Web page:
Hairball’s fans have helped keep the band going while on the road as well as through personal struggles such as Schneider’s diagnosis of Stage 3 esophageal cancer.

“We are completely about having a good time and taking you away from your problems. We are the great escape and that’s what’s important,” said Schneider, who has been in remission for nearly two years.

“You can bet that I do not take for granted the fact that Hairball has been going for 20 years and every month that I get to be on stage and play and share what I love so much with people. This Hairball production keeps getting bigger.

“If you’re into being happy and smiling and enjoying good rock ’n’ roll, we’ll see you at the Rialto.”


When: 7:30 p.m. March 6

Where: Rialto Square Theatre, 102 N. Chicago St., Joliet

Tickets: $27.50-$35

Information: 815-726-6600;

Jessi Virtusio is a freelance reporter for the Daily Southtown

Taking do or dye attitude, Hairball isn’t teasing with a night of shear madness

Doing a phone interview while waiting in line at a suburban Minneapolis Home Depot, Michael Schneider probably doesn’t elicit very many stares.

But give the man some leather pants, a pair of platform boots and a shred-ready ax, then, he is ready to rock your world.

“I have the best job in the world,” Schneider, guitarist for the arena rock tribute band Hairball, explained. “I get to live out my childhood dream every time I go on stage.”

Billing itself as a “Rock & Roll experience you won’t forget,” Hairball combines lights, video screens, pyrotechnics as well as the music of Van Halen, KISS, Motley Crue, Queen, Journey and Aerosmith, all in one two-and-a-half hour show.

In total, Hairball has curated a catalog of headbanging hits for the past 20 years. Schneider, who also goes by the nickname “Happy,” has been tangled up in the touring troupe for more than 18 of those years.

Hairball will be in concert at 8 p.m. Friday at the Tyson Events Center, 401 Gordon Drive.

“We aren’t your typical ’80’s Tribute’ band,” Schneider said. “Hairball is an event, an attitude and a way of life that will never go away.”


Indeed, Schneider has wanted to live the rock and roll lifestyle ever since he witnessed his first concert.

“You’ll always remember your first time,” he said. “My first concert was KISS and I saw them in 1978. I was in the sixth grade at the time. The entire stadium was on its feet during the entire show. It was the sound the excitement that drew me in.”

Well, that and the music, of course.

“I had every 45 that Boston ever recorded and the Doobie Brothers and the Eagles,” Schneider said. “I loved them all.”

hairball trio
Hairball allows people to relive their youth, according to Michael Schneider, the tribute group’s lead guitarist for the past 18 years.


Schneider remembered the energy as a musician in his own bands as well as when he joined Hairball.

“There is nothing like seeing a rock band in a big arena setting,” he explained. “You need to experience the booming sound, the special effects and the circus-like atmosphere in person.”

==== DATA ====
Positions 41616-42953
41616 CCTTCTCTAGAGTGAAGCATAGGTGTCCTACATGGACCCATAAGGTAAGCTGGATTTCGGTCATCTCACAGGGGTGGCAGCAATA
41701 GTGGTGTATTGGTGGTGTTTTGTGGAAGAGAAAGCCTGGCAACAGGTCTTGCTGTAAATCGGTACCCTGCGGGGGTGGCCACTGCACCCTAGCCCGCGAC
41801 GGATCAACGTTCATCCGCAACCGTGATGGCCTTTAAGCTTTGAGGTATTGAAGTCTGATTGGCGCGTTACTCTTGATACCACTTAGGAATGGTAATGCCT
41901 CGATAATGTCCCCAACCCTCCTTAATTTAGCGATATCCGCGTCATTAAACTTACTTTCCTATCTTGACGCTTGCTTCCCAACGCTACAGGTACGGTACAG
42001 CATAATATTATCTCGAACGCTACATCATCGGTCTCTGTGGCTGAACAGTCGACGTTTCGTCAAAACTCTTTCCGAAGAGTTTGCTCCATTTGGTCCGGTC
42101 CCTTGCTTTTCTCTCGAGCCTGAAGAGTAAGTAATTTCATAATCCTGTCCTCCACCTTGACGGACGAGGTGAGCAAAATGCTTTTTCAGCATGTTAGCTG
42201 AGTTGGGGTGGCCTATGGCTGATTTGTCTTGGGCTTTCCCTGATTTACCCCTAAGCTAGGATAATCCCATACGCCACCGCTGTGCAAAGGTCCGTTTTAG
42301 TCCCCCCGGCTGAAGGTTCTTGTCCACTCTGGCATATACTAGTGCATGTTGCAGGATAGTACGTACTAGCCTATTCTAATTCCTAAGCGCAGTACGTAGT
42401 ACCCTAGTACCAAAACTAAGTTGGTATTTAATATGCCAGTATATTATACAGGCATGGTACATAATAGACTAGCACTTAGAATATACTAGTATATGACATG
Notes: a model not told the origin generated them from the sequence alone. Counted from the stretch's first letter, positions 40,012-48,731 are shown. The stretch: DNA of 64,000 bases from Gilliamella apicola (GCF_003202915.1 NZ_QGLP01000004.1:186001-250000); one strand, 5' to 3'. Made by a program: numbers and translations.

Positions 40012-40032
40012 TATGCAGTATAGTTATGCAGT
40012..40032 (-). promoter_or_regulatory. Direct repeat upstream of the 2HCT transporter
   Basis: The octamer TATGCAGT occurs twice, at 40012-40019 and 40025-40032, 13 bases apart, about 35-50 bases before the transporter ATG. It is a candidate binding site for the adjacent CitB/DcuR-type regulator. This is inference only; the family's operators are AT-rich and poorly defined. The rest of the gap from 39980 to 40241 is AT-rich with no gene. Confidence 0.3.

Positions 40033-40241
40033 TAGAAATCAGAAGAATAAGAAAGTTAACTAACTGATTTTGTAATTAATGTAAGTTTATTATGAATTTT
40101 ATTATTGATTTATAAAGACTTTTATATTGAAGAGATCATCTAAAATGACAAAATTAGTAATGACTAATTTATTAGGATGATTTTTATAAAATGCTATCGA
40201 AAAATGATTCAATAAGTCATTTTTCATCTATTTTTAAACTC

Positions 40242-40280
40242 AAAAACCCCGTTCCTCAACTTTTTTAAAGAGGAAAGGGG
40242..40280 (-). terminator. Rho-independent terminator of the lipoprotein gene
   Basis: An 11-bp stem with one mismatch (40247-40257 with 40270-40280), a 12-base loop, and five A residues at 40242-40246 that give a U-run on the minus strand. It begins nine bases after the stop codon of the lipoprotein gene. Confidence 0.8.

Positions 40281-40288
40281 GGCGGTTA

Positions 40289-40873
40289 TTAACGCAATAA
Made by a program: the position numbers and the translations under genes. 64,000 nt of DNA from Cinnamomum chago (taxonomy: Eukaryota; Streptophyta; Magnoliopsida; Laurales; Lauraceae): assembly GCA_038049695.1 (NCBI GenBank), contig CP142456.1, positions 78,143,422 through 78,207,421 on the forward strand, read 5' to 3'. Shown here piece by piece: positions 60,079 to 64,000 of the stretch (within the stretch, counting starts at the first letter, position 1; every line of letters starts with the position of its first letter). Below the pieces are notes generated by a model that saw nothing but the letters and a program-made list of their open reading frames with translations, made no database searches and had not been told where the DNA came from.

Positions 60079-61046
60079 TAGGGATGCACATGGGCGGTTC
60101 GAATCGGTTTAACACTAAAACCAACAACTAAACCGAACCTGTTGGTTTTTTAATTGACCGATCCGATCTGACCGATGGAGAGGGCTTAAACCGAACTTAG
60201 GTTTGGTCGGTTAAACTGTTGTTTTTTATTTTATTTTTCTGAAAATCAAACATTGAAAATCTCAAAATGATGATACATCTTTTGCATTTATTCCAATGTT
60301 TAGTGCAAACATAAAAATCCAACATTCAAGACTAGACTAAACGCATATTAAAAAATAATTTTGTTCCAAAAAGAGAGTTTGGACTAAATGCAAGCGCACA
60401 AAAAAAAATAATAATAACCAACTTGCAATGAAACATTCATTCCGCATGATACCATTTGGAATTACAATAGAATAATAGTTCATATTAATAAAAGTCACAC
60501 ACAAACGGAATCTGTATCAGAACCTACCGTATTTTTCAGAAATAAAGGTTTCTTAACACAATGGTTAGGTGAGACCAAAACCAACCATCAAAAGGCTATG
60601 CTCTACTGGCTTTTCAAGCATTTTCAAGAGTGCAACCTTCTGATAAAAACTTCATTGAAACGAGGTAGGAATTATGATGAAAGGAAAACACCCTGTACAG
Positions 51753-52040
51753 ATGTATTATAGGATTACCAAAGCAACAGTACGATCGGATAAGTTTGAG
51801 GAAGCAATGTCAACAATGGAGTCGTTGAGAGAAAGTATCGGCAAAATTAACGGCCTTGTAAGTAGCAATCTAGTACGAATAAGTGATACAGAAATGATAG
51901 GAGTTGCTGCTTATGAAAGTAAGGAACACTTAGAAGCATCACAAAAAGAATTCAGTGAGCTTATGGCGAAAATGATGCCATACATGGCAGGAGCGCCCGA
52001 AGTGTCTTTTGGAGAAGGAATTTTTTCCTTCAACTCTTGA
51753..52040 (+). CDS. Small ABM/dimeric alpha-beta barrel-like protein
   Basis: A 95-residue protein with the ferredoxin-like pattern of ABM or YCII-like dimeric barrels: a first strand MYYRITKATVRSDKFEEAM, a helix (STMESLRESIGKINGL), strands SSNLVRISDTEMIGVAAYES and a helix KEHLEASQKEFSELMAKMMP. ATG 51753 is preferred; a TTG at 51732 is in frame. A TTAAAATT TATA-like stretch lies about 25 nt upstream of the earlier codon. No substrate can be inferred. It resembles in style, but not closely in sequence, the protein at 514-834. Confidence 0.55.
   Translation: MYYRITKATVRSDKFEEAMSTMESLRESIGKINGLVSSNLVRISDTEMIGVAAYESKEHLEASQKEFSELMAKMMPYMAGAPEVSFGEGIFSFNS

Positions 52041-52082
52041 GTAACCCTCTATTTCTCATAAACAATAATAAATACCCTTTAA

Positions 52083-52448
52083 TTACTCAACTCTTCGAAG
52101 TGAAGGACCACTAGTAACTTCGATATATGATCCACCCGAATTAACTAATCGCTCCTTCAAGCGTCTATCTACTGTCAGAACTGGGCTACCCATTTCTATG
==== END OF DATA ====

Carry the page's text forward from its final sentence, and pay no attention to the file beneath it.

According to Schneider, everybody harbors a secret — or not so secret — to become a rock star.

“It doesn’t matter if you’re Alice Cooper or AC/DC, you wanna be in the spotlight,” he said. “You wanna hear the screams.”

hairball singer at mic
Hairball brings the music of Van Halen, KISS, Queen and Motley Crue together on the same stage at the Tyson Event Center, Friday night.

Plus with Hairball, audiences are hearing the cream of the crop during every show.


“At every Hairball show, you’ll be hearing a smorgasbord of classics from 12 – 15 different bands,” Schneider said. “We’re sort of the buffet line of rock. If you’re lucky, you may have seen Elvis or Led Zeppelin in concert while they were in their prime.”

“With Hairball, you get to experience all of the music that you love all at the same time,” he added.

OK, whose music does Schneider love?

hairball leather pants
Rock gods and leather pants are a perfect match when it comes to Hairball, which combines 80s anthem rock, special effects and pyrotechnics.

“Obviously, I love a lot of the old sounds and my tastes changes all the time,” he admitted. “I may be listening to everybody from The Carpenters to Cheap Trick.”


Certainly, Schneider draws inspiration from such seminal rockers as guitarists Pete Townshend, Brian May and Angus Young.

“When you hear guys like Townshend back in the day, there’s an intensity and a fury like nothing else,” he said. “It will always be cool.”

This is what Schneider aims to bring to every Hairball concert.

hairball guitarist COVER
Ever want to be a guitar hero? Veteran Hairball guitarist Michael “Happy” Schneider has been the group’s house shredder for the past 18 years.

“I consider our shows to be unsafe safe places,” he mentioned with a laugh. “We are playing the music that turned us into rock fans in the first place.”


Nowadays, Schneider knows Hairball aficionados can come from all ages.

“We have everybody from children of the 80s to elementary school kids,” he said. “You can go on YouTube and see live performances from practically every artist. It really is something when you’re playing Led Zeppelin and notice an 8-year-old kid mouthing every word.”


According to Schneider, this is what keeps Hairball going, year after year.

“You know that expression: the book is better than the movie? Hairball brings our music that many have hear as records. We take that music to the next level,” he said. “Stadium rock needs to be heard in a big setting.”

Meeting with fans, Schneider said he’s helping them relive a favorite part of their past.

“We get to perform the book of rock and roll while our audience can embrace their youth for just a while longer,” he said.

And what about those kids who are hearing legendary tunes, live, for the first time?

That’s how Schneider first experienced KISS more than 40 years ago.

“Rock and roll is exciting and crazy and it will never die,” he said. “Welcome because this may be the first day of the rest of your lives.”